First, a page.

Kaksikhammas 2018, 92 pp.
ISBN  9789949999125

Hasso Krull’s poetry collection Euroopa (Europe) becomes steadily denser, more bottomless, and intricate with every reading – as if recalling something one can no longer remember, but is also impossible to fully forget. Europe weaves classical Ancient Greek mythology with post-colonial European angst, the steady decline of Christian culture, European progressiveness, the neoliberal cult of money, and modern-day ecological catastrophe. All of this is accompanied by well-structured metaphors, the seeming simplicity and frankness of Krull’s poetry, as well as the fluid presentation of motifs and their interconnectedness. The scope of Krull’s perspective that emerges in Europe appears dizzying to our ever-narrowing modern-day mindset, but also seems that much more relevant.

            The fact that Krull turns occasionally to ancient mythology and other times to folklore when addressing the contemporary era points to his belief that we live not in a time of changes, but of repetition. Everything we encounter is composed of certain variations of the past; of recurring patterns that even encompass progressivism and the will to break free of that repetition. This resurfacing of patterns is based not in a linear historical continuity which is manifested in perpetually penning new stories based on the ones that came before, but rather in mythological circularity: retelling the very same story over and over again, but always in a strikingly different way. Mythological thinking is not, one might add, a thing of the past, but belongs right here to our most mundane of present affairs, thus allowing us to observe such events in a greater and more meaningful scope – one that nevertheless remains direct and individual. Mythologizing the present requires making painstaking efforts towards recollecting – tracing repetitive patterns despite impeding historical traumas, self-serving tendencies that may lead one astray, and dystopian impressions of the imminent future that foster a sense of powerlessness. “Is this indeed the pattern / of change? Is that where fortune awaits?” (p. 77) Krull suggests, with a note of hope in the last quarter of his collection, addressing the belief that Estonia has removed itself from the troubles Europe is currently facing. A response is given only a few pages later as Krull returns to the start; to what has once already been: “This terrain is somehow familiar, / as if I’ve been here before, though / I haven’t – perhaps only in dreams? But in what / dream was that?” (p. 81)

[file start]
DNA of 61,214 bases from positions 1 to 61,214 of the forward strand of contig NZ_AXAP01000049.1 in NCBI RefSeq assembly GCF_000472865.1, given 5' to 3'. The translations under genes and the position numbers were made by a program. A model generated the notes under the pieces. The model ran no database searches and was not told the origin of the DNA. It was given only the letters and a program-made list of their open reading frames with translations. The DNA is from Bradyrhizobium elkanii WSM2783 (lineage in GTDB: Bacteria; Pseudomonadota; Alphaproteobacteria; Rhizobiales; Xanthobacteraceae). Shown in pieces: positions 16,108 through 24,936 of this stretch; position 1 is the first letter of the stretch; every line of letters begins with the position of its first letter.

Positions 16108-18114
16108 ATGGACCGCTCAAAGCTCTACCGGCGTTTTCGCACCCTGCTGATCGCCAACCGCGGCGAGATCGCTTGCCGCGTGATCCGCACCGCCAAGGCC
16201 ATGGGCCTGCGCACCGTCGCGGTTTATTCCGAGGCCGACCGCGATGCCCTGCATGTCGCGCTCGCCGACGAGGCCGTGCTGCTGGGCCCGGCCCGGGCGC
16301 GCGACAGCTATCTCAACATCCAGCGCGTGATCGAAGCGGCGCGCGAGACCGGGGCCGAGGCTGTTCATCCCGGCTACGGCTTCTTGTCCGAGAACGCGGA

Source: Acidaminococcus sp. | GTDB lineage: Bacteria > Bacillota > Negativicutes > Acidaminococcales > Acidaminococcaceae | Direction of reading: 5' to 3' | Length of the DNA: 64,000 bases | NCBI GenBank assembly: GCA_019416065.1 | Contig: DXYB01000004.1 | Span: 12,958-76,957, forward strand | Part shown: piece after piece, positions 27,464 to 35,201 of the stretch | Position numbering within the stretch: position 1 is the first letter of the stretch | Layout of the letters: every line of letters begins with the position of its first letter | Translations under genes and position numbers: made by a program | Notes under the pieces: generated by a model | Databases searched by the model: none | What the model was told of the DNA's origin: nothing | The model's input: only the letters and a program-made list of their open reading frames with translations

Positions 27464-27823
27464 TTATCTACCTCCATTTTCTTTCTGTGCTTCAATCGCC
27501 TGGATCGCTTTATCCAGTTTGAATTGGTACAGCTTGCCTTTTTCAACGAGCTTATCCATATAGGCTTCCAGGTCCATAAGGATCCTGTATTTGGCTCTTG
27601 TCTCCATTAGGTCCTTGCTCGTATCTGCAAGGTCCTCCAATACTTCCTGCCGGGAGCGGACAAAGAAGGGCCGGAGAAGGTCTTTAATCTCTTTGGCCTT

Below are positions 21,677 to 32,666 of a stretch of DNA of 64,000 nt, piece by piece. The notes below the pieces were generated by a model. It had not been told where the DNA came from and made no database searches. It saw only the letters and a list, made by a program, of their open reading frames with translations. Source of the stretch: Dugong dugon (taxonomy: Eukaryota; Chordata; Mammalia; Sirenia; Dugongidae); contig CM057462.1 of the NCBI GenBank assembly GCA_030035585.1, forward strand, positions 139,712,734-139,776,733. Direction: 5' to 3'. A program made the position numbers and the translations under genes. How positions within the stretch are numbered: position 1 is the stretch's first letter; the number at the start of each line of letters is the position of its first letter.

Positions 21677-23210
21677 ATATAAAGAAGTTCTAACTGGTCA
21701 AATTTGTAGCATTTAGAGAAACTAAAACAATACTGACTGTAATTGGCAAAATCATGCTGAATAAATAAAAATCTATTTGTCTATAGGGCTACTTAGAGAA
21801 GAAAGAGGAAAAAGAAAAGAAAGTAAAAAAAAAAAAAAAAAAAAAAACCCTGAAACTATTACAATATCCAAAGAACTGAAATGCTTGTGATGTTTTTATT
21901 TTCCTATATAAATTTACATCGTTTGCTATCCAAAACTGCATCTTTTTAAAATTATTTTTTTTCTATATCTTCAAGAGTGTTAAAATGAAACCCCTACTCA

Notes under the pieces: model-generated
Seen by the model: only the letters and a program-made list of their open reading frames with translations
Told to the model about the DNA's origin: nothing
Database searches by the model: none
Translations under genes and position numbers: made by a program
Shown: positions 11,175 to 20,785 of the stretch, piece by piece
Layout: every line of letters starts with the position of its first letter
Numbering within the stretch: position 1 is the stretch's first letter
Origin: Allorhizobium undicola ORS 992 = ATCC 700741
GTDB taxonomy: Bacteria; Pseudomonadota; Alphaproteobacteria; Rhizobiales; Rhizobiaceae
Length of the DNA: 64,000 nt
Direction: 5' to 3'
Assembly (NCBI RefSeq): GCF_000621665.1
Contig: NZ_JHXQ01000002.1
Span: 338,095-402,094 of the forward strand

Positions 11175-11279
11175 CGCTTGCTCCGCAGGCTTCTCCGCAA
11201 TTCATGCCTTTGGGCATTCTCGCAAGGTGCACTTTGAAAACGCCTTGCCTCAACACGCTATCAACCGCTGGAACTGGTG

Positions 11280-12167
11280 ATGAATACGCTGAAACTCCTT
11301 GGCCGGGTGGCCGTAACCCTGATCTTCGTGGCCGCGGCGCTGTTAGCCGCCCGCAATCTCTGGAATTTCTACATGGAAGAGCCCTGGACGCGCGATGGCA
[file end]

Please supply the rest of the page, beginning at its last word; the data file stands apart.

In Krull’s view, Europe is akin to a riddle that will ultimately never be solved because its solution would mean casting the riddle itself aside. It would mean uprooting Europe, and ourselves along with it, for good. “Every question is already old,” he writes, guiding us closer to Europe’s essence. “We heard it just yesterday, the day before; / we knew the answer but have forgotten it,” (p. 12) after which we are tasked with remembering – and, why not, interpreting – Europe once again. The dream itself is introduced shortly after, because like the riddle, the dream also lacks a final solution or an interpretation that elucidates all: “What a dream – it cannot be / watched, only told patiently and / at length; told until / the storyteller recognizes them self.” (p. 17)

            The Europe Krull describes may indeed be taken as a dream, the telling and recollection of which is ever more pertinent and necessary with each passing day. It tells us something about ourselves – something that has long been impossible to avoid. This is also the case with Krull’s collection, the impetus for writing, which did not derive from an urge to portray Europe and its mythological origins, but rather the challenges the continent faces today.